What Margaret (at Hide & Seek) is saying seems to be that we should remove all metagame elements from the definition gamification, and just talk about how you can modify the “core mechanics” of your website. (No more ketchup, only entree.) And maybe there is something there in the user experience realm that can approach gameplay. The feeling I get when browsing kickstarter, for example, looking for that next project to back… it’s akin to playing a game, maybe. But I’d argue that a site like Facebook is almost no longer applicable at that point, since so much of the facebook experience is the metagame. Maybe all of social media is the metagame. I know it feels like a game to a lot of people. We just need to remember that, like investment banking, it’s a game with real consequence.
So much to think about with this post… thank-you for that.
I’ll start with this: with animals and clicker-training (purely positive reinforcement using a variable ratio schedule), one reason people often don’t find the problem I did is because the animals are playing their own kind of meta-game: the Get The Human To Do X game.
The joy for most dogs and most calm horses becomes far less about the reward itself and much more about creating behavior in the humans (“what can I do to get them to press that clicker button?” “what is the least I can do?” “What new thing can I do that will produce the *jackpot* (the extra-large reward given only for very special efforts)?”
With the horse in my video, two things were happening: I was using clicker-training (I.e. Gamification) to reinforce what *should* have been an intrinsically motivating behavior (as opposed to, say, a tedious task with no potential for intrinsically-rewarding feelings associated), AND this horse was not interested in the meta-game. He didn’t find joy in figuring out what I wanted him to do. So he quickly became less and less motivated (self-determination theory explains this quite well) with ultimately dangerous consequences.
Today, this horse is unrecognizable to those who knew him during that time. He is engaged and energized and spirited… all which happened when I stopped “rewarding” him for being engaged, energized, and spirited and used those principles of autonomy, mastery, and purpose. It has now been just over a year since I saw the “error of my gamification/Skinner box ways”, and the changes have been lasting and richer as time passes. He now is even more proud and willing than when I made that video.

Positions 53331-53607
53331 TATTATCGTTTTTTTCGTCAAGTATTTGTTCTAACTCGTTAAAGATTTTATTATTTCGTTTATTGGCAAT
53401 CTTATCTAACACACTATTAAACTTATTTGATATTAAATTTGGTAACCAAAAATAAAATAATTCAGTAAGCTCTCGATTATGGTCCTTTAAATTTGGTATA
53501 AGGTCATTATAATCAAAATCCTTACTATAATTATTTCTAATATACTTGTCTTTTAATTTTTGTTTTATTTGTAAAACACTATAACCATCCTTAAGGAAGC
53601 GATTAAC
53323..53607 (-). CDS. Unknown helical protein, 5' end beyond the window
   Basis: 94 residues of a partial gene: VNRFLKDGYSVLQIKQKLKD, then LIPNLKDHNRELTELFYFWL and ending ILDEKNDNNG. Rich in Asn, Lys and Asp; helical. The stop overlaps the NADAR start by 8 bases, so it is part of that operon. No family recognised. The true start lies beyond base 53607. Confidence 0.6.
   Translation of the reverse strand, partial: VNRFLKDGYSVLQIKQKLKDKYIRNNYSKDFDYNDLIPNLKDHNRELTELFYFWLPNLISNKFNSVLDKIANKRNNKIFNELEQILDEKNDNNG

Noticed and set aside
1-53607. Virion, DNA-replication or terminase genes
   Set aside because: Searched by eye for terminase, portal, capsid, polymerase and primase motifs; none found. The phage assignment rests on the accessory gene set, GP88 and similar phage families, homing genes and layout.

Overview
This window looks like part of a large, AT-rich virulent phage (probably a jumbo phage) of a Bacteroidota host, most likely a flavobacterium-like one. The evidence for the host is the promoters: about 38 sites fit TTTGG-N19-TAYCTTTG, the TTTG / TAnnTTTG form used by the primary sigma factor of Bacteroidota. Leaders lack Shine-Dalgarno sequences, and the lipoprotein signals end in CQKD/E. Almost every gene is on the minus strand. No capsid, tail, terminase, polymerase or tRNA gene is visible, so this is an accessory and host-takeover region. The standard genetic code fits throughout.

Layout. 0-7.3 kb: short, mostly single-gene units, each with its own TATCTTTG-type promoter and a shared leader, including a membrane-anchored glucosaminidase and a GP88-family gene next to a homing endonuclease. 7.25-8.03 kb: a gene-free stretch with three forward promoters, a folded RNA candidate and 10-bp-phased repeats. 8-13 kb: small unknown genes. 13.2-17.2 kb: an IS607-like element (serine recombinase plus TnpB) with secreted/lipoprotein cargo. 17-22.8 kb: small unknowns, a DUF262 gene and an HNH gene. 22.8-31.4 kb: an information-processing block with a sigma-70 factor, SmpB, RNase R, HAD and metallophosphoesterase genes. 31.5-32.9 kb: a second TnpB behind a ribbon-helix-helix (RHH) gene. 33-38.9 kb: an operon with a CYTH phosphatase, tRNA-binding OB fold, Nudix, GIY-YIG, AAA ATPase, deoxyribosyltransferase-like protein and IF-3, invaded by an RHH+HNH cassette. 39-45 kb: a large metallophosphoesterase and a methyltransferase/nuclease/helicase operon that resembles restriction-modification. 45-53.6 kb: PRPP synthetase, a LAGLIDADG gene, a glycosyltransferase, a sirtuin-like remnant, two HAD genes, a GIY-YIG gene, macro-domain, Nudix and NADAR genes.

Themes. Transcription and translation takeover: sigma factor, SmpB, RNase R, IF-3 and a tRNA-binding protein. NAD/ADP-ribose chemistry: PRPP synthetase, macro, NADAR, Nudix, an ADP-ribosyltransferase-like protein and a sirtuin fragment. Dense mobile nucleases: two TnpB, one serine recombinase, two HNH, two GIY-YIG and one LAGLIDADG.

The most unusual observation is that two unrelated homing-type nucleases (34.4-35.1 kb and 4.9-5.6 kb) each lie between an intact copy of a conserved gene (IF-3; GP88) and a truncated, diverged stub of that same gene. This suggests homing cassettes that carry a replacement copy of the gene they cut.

I do still use extrinsic rewards for the things he would not otherwise EVER want to do, and those pose no problems. All upside, for him since there is no danger he will lose motivation. But I am extremely cautious using it for things which could/should be motivating.
I fear, deeply, for the ways in which extrinsic rewards are being applied to education in a well-meaning but ultimately dangerous attempt to “increase motivation and engagement for learning.” If it merely had a short-term boost and then eventually it stopped working and things returned to their pre-rewarded state, I’d have no cause for alarm. But it has the potential (demonstrated over decades in more than 100 different studies) to leave learners LESS motivated than they were before extrinsic reward structures were put in place. Just a few of the specific examples:
*kids given ribbons for drawings began to draw less than those not given rewards
* writers rewarded for poems began to write less sophisticated poems
* monkeys that enjoyed solving wooden puzzles began solving fewer puzzles (and making more errors) when a treat reward was given for solved puzzles
And on and on.
These results seem counter-intuitive, so it has been tough for people to recognize the harsh and lasting implication of applying extrinsic rewards *where there is or could be intrinsically rewarding activities*. Further, the fact that so many people and animals DO discover and enjoy a meta-game around extrinsic reward structures makes the problem even harder to spot: “but look how engaged and motivated they are?!” Yet if we look more deeply, we find the meta-game they are enjoying is producing engagement around the reward structure and not the thing-we-wanted-them-to-engaged-with. In many cases, this distinction simply does not matter. They are active and appear motivated, so who cares what’s driving it?”. But the difference can be staggering, because you end up with phoned-in behaviors for the thing you care about, masked by excitement around the meta-game.
Marketers in it for the short term, especially consultants, will get a lovely spike in engagement and sometimes a long-term meta-game spike. This makes everyone happy, sort of. But it produces no lasting effect of producing deep engagement, and in some cases can drive people to now care LESS than before about the actual thing you wished they cared about.
You can see it in the way marketers will often point to Nike+ as an example of success, forgetting the fact that people actively WANT to exercise more, and that for most people running is itself *not* an intrinsically rewarding activity. In other words, it feels good to HAVE run, but most never get the endorphin rush that makes it feel good in real time. So extrinsic motivation is pretty much all upside where exercise is related.
Oops, sorry for the novel-lenth comment…
Kathy, thanks for your comment, lots to digest here! (No apologies necessary.)
As a father of a 1 & 1/2 year old, rewards and motivation are very relevant right now, so I appreciate your insights. (There will be no gold stickers in my household! …at least, not for tasks I want her to like. They might be helpful for getting her to do chores though.)
It strikes me that a book my wife and I are reading is probably relevant to this discussion, Nurture Shock: New Thinking About Children. It outlines a bunch of ways in which conventional thinking about child development and rearing have been discovered to be… if not wrong, then at least flawed in some way. I went and looked at the index, half expecting there to be a chapter that deals with this stuff. One of the later chapter titles suggest at least a tangential relationship, but I haven’t read that one yet. Anyway, it’s been well worth a read so far, and frequently comes up in conversation.